Now with extra-sad Add On.
Paul Krugman has a long article in the New York Times weekend magazine in which he makes the following observation:
[Economist Milton] Friedman certainly never bought into the idea that mass unemployment represents a voluntary reduction in work effort or the idea that recessions are actually good for the economy. Yet the current generation of freshwater economists has been making both arguments. Thus Chicago’s Casey Mulligan suggests that unemployment is so high because many workers are choosing not to take jobs: “Employees face financial incentives that encourage them not to work . . . decreased employment is explained more by reductions in the supply of labor (the willingness of people to work) and less by the demand for labor (the number of workers that employers need to hire).”
Mulligan has suggested, in particular, that workers are choosing to remain unemployed because that improves their odds of receiving mortgage relief. And Cochrane declares that high unemployment is actually good: “We should have a recession. People who spend their lives pounding nails in Nevada need something else to do.” ...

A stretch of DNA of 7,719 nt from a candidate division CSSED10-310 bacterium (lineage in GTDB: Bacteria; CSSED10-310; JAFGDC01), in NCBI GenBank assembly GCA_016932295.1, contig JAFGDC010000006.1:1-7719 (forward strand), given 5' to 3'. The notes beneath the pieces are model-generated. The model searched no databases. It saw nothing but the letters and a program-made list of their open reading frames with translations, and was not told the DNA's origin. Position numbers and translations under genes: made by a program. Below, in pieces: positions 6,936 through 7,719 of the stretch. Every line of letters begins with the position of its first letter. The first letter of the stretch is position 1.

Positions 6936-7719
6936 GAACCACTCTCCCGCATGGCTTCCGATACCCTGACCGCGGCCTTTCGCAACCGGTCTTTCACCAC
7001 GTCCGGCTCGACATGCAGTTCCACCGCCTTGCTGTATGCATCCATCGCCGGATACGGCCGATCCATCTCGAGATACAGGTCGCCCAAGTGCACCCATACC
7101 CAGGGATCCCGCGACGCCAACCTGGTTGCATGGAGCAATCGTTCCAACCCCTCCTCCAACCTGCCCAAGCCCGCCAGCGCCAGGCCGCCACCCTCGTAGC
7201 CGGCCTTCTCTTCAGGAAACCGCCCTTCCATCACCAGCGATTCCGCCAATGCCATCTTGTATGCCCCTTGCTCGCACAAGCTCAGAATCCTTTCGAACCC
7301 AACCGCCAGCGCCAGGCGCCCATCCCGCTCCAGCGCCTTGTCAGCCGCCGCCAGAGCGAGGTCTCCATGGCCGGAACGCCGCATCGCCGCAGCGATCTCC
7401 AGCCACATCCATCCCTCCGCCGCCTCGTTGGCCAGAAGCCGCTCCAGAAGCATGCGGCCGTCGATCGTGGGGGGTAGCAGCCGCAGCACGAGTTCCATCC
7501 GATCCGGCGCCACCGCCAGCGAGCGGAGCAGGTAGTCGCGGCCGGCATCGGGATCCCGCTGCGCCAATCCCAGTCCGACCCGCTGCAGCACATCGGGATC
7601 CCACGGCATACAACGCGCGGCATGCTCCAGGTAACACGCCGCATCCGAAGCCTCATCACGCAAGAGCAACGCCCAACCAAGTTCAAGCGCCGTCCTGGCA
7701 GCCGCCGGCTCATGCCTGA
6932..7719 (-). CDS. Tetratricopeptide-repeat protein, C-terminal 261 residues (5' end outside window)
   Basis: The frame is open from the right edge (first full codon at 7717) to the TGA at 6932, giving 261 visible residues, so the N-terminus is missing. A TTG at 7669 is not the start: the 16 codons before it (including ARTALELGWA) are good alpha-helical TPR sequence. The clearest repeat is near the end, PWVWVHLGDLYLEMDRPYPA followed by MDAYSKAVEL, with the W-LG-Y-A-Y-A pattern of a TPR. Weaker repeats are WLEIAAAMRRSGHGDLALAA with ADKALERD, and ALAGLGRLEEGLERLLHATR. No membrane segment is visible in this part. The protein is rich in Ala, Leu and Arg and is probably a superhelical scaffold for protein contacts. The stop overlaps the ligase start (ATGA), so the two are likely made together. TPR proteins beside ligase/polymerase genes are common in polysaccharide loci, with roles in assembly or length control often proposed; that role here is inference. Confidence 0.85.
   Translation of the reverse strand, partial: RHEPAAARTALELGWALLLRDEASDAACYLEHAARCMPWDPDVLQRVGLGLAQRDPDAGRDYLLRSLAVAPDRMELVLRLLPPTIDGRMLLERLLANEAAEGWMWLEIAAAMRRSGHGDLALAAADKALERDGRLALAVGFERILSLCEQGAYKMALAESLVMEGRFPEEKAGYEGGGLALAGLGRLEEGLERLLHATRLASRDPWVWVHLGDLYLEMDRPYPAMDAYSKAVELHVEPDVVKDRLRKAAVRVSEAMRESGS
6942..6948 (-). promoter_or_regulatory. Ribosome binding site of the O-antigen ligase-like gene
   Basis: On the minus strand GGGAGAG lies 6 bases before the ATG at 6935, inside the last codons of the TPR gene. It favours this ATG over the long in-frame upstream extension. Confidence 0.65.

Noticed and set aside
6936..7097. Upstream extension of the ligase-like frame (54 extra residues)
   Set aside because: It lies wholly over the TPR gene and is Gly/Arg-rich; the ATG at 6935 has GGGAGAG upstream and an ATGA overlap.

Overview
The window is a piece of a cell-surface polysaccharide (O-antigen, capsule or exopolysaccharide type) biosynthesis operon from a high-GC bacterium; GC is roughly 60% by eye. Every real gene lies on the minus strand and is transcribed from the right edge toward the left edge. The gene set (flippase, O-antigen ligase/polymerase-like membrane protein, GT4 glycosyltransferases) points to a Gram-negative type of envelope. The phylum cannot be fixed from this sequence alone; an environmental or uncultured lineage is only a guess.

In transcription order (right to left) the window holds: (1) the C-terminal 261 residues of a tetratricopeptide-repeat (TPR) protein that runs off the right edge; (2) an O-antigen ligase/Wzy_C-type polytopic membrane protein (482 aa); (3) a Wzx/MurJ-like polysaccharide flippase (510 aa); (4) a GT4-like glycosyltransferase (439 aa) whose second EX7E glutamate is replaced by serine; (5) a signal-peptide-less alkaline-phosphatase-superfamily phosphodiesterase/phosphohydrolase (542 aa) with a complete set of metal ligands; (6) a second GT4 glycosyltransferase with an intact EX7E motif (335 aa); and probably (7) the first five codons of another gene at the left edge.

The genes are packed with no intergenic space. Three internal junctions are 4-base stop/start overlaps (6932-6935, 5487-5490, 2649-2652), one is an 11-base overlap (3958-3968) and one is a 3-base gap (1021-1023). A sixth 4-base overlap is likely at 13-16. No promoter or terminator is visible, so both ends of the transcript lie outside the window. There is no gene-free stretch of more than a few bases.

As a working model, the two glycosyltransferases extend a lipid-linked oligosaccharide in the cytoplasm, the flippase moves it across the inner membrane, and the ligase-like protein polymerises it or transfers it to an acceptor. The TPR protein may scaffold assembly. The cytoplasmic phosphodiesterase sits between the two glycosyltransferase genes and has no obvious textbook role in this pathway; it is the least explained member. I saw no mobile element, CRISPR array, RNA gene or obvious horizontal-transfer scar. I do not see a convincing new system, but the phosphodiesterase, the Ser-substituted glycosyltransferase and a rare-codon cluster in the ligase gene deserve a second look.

I was pleased to find out that the phone calls complaining about no work and losing houses and bills not getting paid are all just voluntary time outs from the old 9 to 5 grind. For a minute there, I thought we were in deep manure.
Then I read this, also from the New York Times:
Rick Alexander, a master carpenter in Florida who has given up searching [for jobs] after months of effort, said the disappointment eventually became unbearable.
“When you were in high school and kept asking the head cheerleader out for a date and she kept saying no, at some point you stopped asking her,” he said. “It becomes a ‘why bother?’ scenario.”
Rick Alexander is truly an uneducated man. Now, if he had only taken a few of Dr. Mulligan's graduate seminars, maybe he would be thinking more clearly.
Add On: And it doesn't look like all the long vacations will change anytime soon.
A net -3% of employers said they'll hire in the fourth quarter, down from -2% in the third quarter, on a seasonally adjusted basis, according to the Milwaukee-based firm's survey of more than 28,000 employers. Before this year, the survey's previous low point was a net 1% hiring outlook for the third quarter of 1982 ...